In other SpaceX news, Axiom’s Ax-1 crew returned to Earth on April 25, after spending seventeen days in space, a week more than planned due to weather conditions at the landing zones. As usual, Crew Dragon Endeavour undocked the evening before, on the 24th, and the crew spent several hours preparing the capsule for return. It splashed down in the Atlantic Ocean just off the coast of Florida at 17:06 UTC.
Unlike the previous Dragon 2 parachute deployments, all four parachutes deployed evenly at the same time. The previous odd behavior wasn’t a problem, however, just a known side effect of a multi-chute system. At a post-landing press conference, Axiom director of flight operations and training, Derek Hassmann, said the crew was “in great spirits”. Ax-2, the next private mission to the International Space Station (ISS) is scheduled to fly “next spring”, having been rescheduled from later this year.
The data on Endeavour’s performance will be incorporated into the Flight Readiness Review for the next Crew Dragon mission: SpaceX Crew-4. Crew-4 will be a rapid turnaround for SpaceX’s Mission Control but not for the capsule because it is brand new. Crew Dragon Freedom will be the last new-build Crew Dragon, as SpaceX decided it has enough capsules to meet NASA’s needs for the rest of the ISS’s lifespan. SpaceX will continue to make parts for the Crew Dragons, however, as not everything is able to be refurbished.
Crew-4 will carry three NASA astronauts and one ESA astronaut to the ISS for a six-month mission.
After launching late last year, NASA’s Lucy spacecraft to the Jupiter Trojans began to deploy its solar arrays. One of the arrays deployed and latched, but the other got stuck about 95% of the way open or 345 degrees out of 360. The solar arrays are unfurled using an about 800-centimeter long lanyard, or rope system. The lanyard has a prime and a backup motor. According to the team, between 50 and 100 centimeters of the rope are stuck.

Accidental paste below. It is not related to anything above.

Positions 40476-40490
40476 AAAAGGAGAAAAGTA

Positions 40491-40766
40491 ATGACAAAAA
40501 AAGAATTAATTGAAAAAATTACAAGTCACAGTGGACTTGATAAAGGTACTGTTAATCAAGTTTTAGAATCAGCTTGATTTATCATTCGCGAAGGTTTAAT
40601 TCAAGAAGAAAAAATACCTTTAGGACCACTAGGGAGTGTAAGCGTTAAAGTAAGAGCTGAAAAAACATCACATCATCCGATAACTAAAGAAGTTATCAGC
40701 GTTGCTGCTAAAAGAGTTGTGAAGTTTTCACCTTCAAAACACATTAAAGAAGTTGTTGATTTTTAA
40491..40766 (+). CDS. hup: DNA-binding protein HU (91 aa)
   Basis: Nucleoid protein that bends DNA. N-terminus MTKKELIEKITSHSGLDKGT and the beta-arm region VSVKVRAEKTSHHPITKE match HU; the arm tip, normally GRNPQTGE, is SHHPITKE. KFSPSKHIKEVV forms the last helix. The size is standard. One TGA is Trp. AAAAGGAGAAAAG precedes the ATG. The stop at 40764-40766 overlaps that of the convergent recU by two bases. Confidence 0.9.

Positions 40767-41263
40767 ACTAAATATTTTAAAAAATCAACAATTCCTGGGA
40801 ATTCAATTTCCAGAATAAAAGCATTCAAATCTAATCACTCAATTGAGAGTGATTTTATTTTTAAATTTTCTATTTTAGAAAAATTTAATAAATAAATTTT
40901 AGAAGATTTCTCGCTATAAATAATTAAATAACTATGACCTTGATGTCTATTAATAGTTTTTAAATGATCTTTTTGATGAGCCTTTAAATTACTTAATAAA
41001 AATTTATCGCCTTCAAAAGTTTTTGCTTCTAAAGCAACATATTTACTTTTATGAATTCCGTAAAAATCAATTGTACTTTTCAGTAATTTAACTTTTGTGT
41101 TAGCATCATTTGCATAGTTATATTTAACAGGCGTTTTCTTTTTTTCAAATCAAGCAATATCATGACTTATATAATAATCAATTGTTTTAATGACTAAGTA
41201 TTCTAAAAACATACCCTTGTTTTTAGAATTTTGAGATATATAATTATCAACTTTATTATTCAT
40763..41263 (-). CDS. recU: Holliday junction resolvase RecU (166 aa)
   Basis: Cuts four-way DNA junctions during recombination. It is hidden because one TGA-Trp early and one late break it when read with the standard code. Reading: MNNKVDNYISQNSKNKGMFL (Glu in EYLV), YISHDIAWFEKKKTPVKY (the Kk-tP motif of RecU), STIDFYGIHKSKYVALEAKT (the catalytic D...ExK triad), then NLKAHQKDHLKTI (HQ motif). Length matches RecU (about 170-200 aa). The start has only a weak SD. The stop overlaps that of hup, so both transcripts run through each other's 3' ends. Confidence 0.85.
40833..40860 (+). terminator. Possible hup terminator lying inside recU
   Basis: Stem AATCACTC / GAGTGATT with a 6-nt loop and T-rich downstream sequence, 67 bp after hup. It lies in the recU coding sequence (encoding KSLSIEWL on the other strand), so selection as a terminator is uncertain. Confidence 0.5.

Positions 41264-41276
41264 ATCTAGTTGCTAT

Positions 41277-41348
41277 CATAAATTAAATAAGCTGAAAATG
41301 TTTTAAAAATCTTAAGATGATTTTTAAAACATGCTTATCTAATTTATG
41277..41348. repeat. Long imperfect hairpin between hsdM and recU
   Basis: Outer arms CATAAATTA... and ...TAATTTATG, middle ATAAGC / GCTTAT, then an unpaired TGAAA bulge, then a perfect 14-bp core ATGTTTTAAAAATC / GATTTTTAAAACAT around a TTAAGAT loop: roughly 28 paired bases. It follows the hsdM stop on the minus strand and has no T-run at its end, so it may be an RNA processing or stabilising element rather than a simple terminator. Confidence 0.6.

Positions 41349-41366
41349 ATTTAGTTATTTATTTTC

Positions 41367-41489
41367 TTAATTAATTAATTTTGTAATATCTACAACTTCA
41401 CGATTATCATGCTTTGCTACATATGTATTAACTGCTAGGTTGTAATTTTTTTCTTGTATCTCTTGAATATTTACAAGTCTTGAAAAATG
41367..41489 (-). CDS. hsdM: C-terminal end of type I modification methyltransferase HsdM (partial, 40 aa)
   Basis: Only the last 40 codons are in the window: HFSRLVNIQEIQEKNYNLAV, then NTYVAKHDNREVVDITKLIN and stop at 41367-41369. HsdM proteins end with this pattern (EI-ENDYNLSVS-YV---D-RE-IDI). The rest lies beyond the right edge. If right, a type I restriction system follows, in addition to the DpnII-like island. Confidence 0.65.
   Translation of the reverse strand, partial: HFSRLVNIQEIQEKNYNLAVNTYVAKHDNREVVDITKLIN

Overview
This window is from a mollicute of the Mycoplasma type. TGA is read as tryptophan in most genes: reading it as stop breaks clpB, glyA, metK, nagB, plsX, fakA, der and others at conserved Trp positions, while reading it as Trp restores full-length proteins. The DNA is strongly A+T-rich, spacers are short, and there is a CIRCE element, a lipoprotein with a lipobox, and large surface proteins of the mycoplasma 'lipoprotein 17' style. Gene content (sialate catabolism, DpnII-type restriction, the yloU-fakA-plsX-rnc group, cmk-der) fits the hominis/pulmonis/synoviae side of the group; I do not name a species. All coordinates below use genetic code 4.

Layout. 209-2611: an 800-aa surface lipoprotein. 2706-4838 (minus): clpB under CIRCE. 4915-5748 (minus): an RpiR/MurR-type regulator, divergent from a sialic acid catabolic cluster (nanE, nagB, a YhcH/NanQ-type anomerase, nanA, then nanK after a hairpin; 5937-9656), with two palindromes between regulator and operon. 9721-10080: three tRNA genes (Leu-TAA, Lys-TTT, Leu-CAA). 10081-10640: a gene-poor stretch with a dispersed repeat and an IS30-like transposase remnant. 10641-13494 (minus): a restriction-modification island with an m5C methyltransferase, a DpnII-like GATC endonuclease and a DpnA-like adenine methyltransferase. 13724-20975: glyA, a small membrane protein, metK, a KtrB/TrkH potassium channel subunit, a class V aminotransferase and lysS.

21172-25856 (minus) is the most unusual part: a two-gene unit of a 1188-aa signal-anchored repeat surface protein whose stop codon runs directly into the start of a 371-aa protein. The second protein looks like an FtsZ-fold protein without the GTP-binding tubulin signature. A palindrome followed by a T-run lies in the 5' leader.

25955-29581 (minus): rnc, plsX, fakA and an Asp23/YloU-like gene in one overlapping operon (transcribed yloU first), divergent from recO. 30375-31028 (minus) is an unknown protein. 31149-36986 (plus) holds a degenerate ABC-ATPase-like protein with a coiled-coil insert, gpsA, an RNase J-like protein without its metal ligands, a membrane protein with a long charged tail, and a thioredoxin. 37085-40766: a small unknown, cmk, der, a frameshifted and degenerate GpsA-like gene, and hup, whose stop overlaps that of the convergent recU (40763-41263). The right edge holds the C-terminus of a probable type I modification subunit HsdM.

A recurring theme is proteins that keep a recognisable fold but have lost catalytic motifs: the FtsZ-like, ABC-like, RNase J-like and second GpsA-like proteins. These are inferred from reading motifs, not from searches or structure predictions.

In early May, the team will use both motors at the same time in a brief tug to hopefully free the remaining rope and latch the solar panel. Ground tests showed this might be possible.
The array is producing 90% of the expected power, which is not a concern for the rest of the mission. What is a concern is the potential for damage to the unlatched array once Lucy starts using its main engine. If this next attempt does not fully latch the solar panel, which engineers think it might not, teams will try again a month later after gathering data.
To round out our rocket news, we have an update on everyone’s favorite rock puncher. On April 25, NASA announced that the OSIRIS-REx mission will be extended to visit asteroid Apophis after it delivers its sample of Bennu to Earth next year. The new mission, called OSIRIS-APEX, for OSIRIS Apophis Explorer, will spend eighteen months orbiting the asteroid once considered a threat to Earth.
When it was discovered in 2004, Apophis was predicted to impact the Earth in 2029, causing a disaster. Happily, more data on its orbit has subsequently ruled that out.
OSIRIS-APEX will even conduct another one of the Touch and Go (TAG) maneuvers, though not to collect a sample as there’s nothing to return it in; rather, they’ll do it just to reveal some of the asteroid’s subsurface.
Coming up next, Pamela will talk about some of the weird and not-so-good science news that came in last week.